- Virtual Assets Service Providers (VASPs);
- Gambling service providers,
- Art dealers, etc.
VASPs fall under AML regulations in many countries, including the US, Canada, UK, France, Singapore, Japan, South Korea, and others. Whereas, in some other countries, VASPs are not yet even written into law, or are banned altogether.
KYC/CDD is required in a number of cases described by national AML regulations. Usually, they include, but are not limited to, cases when the client:
- Establishes a relationship with a business for the first time (for example, opening an account at a bank or crypto exchange platform);
- Makes a transaction exceeding the amount defined by AML regulations;
- Poses suspicions in relation to money laundering/terrorist financing.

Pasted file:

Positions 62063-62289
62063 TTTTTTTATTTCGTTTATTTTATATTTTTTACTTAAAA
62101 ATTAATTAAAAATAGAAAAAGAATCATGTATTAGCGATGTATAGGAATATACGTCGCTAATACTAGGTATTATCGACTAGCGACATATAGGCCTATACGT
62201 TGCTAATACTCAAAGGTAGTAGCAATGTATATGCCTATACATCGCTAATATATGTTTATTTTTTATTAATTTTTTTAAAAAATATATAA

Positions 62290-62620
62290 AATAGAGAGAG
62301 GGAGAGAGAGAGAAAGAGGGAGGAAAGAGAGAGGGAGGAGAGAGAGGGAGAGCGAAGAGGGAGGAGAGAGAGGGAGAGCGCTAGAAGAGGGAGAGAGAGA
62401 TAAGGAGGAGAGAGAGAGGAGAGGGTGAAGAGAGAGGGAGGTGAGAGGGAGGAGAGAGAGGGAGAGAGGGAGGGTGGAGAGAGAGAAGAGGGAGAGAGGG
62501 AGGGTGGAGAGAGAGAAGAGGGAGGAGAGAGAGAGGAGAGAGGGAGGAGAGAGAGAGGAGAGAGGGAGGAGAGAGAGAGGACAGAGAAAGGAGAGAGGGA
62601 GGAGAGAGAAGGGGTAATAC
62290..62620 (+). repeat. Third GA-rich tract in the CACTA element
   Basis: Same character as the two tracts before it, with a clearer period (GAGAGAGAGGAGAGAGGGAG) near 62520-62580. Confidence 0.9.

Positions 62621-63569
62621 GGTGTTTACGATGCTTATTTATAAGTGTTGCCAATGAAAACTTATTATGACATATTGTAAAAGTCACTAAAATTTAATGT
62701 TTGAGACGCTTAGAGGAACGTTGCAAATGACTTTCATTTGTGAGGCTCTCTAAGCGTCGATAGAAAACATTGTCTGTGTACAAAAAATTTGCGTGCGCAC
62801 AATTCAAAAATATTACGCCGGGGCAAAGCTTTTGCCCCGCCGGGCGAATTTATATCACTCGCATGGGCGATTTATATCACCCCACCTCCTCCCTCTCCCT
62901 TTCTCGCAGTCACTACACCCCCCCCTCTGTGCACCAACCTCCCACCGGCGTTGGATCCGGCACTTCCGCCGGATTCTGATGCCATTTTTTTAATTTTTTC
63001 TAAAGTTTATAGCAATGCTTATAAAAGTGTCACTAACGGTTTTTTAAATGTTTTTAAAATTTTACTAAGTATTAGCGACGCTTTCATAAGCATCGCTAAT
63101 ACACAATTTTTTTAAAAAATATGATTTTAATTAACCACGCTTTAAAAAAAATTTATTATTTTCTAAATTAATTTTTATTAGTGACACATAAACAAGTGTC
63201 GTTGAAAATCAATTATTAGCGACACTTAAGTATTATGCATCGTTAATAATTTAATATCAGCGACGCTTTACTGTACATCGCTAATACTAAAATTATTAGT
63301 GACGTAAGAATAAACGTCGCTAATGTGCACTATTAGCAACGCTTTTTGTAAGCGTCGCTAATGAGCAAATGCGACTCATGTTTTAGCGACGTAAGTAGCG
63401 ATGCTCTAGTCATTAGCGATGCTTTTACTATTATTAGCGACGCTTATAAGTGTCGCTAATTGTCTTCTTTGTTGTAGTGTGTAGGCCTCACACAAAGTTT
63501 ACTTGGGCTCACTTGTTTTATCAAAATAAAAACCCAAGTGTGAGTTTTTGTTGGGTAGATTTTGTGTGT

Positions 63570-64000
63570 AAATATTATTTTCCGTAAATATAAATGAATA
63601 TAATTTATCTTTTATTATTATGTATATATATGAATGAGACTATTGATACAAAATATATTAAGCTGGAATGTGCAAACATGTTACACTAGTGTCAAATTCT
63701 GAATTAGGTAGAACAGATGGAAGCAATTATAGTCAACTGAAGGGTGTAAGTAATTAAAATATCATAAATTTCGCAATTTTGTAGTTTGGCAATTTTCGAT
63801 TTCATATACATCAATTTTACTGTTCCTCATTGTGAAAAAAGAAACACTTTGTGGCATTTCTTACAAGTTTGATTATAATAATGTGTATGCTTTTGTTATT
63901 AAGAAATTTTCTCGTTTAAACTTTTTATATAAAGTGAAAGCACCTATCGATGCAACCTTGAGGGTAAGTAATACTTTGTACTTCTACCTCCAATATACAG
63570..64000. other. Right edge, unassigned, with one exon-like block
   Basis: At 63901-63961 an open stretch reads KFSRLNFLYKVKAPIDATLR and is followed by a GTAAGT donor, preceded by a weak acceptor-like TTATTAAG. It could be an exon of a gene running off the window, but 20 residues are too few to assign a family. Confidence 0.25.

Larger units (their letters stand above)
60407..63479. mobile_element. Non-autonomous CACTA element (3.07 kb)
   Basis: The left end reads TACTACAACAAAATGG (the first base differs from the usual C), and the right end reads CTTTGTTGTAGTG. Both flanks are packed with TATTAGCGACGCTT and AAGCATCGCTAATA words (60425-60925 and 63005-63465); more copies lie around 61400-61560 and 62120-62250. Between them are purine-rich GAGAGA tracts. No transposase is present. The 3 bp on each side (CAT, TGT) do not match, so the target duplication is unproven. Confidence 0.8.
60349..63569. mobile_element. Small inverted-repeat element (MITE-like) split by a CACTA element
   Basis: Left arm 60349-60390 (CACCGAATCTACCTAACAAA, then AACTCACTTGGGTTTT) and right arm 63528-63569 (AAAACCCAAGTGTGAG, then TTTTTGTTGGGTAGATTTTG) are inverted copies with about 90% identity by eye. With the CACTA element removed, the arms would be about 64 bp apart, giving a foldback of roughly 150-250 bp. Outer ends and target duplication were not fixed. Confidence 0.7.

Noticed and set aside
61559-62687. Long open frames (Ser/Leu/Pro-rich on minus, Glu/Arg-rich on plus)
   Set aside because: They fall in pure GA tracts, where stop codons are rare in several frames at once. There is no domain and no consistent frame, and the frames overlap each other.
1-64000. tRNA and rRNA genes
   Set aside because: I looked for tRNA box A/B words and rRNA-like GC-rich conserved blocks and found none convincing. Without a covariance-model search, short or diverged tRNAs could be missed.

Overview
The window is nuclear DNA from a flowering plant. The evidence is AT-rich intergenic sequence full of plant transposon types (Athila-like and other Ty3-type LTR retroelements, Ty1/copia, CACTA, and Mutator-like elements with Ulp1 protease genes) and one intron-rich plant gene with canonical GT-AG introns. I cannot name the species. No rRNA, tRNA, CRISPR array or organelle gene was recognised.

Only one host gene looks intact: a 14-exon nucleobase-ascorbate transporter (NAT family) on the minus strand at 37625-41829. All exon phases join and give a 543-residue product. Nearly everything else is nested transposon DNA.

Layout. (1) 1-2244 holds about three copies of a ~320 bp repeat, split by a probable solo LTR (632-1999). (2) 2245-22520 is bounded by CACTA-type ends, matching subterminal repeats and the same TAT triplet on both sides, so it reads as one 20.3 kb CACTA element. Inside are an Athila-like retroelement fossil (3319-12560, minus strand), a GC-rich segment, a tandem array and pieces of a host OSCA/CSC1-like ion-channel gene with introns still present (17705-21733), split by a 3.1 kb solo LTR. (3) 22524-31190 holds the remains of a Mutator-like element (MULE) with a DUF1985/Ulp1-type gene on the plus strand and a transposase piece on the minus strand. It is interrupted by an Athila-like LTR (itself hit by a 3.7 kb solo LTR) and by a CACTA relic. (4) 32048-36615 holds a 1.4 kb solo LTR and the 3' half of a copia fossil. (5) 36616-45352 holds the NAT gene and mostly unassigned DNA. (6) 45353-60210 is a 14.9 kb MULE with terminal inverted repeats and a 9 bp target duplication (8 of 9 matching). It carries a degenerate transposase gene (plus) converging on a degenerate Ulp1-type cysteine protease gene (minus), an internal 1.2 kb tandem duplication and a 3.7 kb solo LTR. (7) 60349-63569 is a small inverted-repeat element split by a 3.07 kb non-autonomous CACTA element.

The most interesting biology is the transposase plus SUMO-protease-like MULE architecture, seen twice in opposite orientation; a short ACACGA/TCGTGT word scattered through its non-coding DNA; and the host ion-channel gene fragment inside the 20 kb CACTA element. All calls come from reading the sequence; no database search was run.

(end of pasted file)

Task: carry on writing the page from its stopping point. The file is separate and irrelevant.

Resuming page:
How automation improves KYC/AML compliance
Businesses can implement either manual (performed by a human compliance team) or automated KYC/AML checks. Automated KYC/AML and sanctions screening solutions reduce the risk of losing applicants by increasing pass rates.
Automated KYC checks
By automating KYC, businesses obtain customer identity data through online identity verification. This process can occur on a mobile or web platform, and usually involves 5 steps:
- The user selects their ID document type;
- The user uploads photos of their document;
- The KYC platform screens and validates the document;
- Users upload a photo of themselves holding the document;
- The KYC platform verifies that the user is a real person.